Stanka Gjuric

Stanka Gjurić

Stanka Gjurić is a poetess from Croatia. She started to write poems when she was nine years old. To date, Stanka has published ten books.

In addition to many interests (acting, TV journalism), she has entered the world of film making since 2006, gaining worldwide acclaim. She writes her own scripts and directs and edits her own films. Her columns (advice on love and essays) have been published in many dailies and weeklies.

Stanka is a member of the Croatian Writers’ Association and the Croatian Freelance Artists’ Association. A native of Čakovec, she has been living in Zagreb since 1991.



In Rovinj I often find a scene from my frequently recurring dream. The same street, houses, view of the water between the walls from the window of my unreachable, undestined home. The pain derived from the noesis, from the confrontation with the fact that such a thing somewhere truly exists, with the truth that is, at the same time, equally elusive. I cannot stop thinking of that sea as being accidentally thrown into the cleft stick bounded by bricks, with the stairs which tumble into its steel blue.

PARENTS (a dream)

I am somewhere at the seaside. The island of Krk, or Rijeka. Perhaps a disguised Zagreb, the stairs descend down into the centre of the city which is surrounded by walls. In it are beautiful parks, narrow stone streets, the sea, visible still only in my thoughts. In my dream I am dreaming about my father who is approaching me. Youthful and merry, he embraces me. I am overwhelmed by immense joy. Then I wake up in that dream, from the dream. The following morning I meet my mother in the street, who is walking slowly and with a stagger, her head bent and somewhat absent-mindedly, dragging her wheeled suitcase behind her. I am surprised to see her. She did not say she would come. She did not call on me. Or I did not call on her for a long time and she was worried. For two or even three days: I forgot. “Mum, what are you doing here?” I ask her, amazed, while she, with that sad, listless expression on her face responds: “As your father is on a business trip, I have come to see you so that I wouldn’t be on my own.”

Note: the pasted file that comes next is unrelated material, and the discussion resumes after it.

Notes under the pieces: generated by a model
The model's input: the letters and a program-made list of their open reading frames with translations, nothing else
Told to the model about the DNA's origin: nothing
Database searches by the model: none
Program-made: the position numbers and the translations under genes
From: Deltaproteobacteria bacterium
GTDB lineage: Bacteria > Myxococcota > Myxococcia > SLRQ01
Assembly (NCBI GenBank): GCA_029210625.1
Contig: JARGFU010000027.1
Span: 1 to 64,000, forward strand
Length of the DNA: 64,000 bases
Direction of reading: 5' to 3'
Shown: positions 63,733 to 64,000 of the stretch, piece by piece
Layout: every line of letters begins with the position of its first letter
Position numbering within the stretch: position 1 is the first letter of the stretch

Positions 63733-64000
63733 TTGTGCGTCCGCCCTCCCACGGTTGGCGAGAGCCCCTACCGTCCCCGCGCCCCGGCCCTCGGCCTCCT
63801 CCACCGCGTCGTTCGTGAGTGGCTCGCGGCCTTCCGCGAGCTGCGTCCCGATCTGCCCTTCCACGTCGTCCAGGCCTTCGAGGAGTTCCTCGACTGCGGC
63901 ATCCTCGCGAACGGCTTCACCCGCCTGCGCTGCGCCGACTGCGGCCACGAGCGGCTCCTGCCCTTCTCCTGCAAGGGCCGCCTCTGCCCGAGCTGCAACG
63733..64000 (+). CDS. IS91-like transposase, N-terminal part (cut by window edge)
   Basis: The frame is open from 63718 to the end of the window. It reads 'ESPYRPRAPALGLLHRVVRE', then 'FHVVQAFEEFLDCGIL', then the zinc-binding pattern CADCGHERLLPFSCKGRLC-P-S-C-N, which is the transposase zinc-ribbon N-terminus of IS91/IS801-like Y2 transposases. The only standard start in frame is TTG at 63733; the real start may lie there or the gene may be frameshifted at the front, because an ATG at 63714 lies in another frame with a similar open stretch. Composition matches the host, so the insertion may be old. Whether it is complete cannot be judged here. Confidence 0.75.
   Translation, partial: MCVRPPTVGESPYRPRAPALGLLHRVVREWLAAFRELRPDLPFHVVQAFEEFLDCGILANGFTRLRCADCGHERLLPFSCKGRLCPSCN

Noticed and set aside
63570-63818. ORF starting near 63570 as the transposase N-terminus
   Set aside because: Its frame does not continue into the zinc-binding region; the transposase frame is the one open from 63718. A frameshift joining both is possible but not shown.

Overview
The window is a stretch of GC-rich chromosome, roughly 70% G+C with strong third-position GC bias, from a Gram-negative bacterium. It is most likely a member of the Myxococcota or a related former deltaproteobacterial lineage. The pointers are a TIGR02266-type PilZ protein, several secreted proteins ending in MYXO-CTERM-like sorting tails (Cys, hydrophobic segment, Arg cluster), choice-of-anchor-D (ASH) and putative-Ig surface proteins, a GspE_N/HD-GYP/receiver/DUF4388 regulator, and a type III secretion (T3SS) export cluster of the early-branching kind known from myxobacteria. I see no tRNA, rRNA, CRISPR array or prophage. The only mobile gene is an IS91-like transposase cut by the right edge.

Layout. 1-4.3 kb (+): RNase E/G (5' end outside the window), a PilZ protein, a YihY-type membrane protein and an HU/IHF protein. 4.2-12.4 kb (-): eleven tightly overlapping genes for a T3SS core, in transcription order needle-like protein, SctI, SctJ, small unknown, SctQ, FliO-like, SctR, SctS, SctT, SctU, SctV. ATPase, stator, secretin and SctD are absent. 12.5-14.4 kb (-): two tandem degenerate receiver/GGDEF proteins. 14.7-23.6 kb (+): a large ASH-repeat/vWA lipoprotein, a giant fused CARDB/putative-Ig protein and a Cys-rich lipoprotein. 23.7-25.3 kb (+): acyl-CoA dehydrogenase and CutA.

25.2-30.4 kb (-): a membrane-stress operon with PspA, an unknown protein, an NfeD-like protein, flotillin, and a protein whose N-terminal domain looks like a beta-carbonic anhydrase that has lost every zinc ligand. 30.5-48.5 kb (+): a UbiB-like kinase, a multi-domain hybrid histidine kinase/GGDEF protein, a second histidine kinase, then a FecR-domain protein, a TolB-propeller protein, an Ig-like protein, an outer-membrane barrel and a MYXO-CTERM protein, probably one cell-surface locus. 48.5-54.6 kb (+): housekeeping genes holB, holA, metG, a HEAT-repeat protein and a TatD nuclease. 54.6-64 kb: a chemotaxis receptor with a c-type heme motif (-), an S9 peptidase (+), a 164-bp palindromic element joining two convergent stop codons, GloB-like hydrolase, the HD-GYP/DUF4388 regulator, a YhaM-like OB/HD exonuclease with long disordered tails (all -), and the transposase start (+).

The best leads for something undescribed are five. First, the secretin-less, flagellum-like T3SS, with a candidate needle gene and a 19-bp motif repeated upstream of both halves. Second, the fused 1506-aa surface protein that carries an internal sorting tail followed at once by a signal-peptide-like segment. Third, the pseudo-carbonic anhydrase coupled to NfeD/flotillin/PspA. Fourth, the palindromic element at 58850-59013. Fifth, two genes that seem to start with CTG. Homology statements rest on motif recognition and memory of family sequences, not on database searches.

“What did you say?” – I ask her, not believing what I have heard about Dad.
   “Dad is on a business trip, I’ll be here till he returns,” – she utters, still without looking into my eyes, slightly absently. I want to tell her that Dad has not been with us for a long time, but I become quiet just in time. I accept her illusion, wishing to believe in it myself. Suddenly,
   I say: “I can hardly wait for him to come back.”
   She finds accommodation near the house where I stayed. When I visit her the next morning, as I have to leave, I want to invite her to come with me. I find her curled up in the small room so cramped for space that only a bed can fit into it. She is lying there, tiny, frail (the exact opposite of what she is in reality), and is sleeping. She is dozing or sleeping. It is the early afternoon, and she is still sleeping. What is it with her?
   “Mum…” I turn to her, “I should leave. Let’s go together, don’t stay here on your own.”
   She refuses to leave. She prefers staying. She wants the sea. She is still somehow apathetic. She speaks as if in a dream. As if she were the entire time – since she arrived, with her eyes open, like a sleepwalker – walking and dreaming. I leave, sit in someone’s car and then I remember: I have left my shoes at my friends’ house. In fact, I have been barefoot all the time, but, until that moment, I have not noticed it at all. Only at that moment has it become strange to be barefoot. I set off to those friends’ house, but…, I don’t remember if I found them and took them, those shoes of mine. I don’t think I did. I think I continued to tread barefoot.

Stanka Gjurić
© Translated by Mrs. Lada Rebernjak

Published with the permission of Stanka Gjurić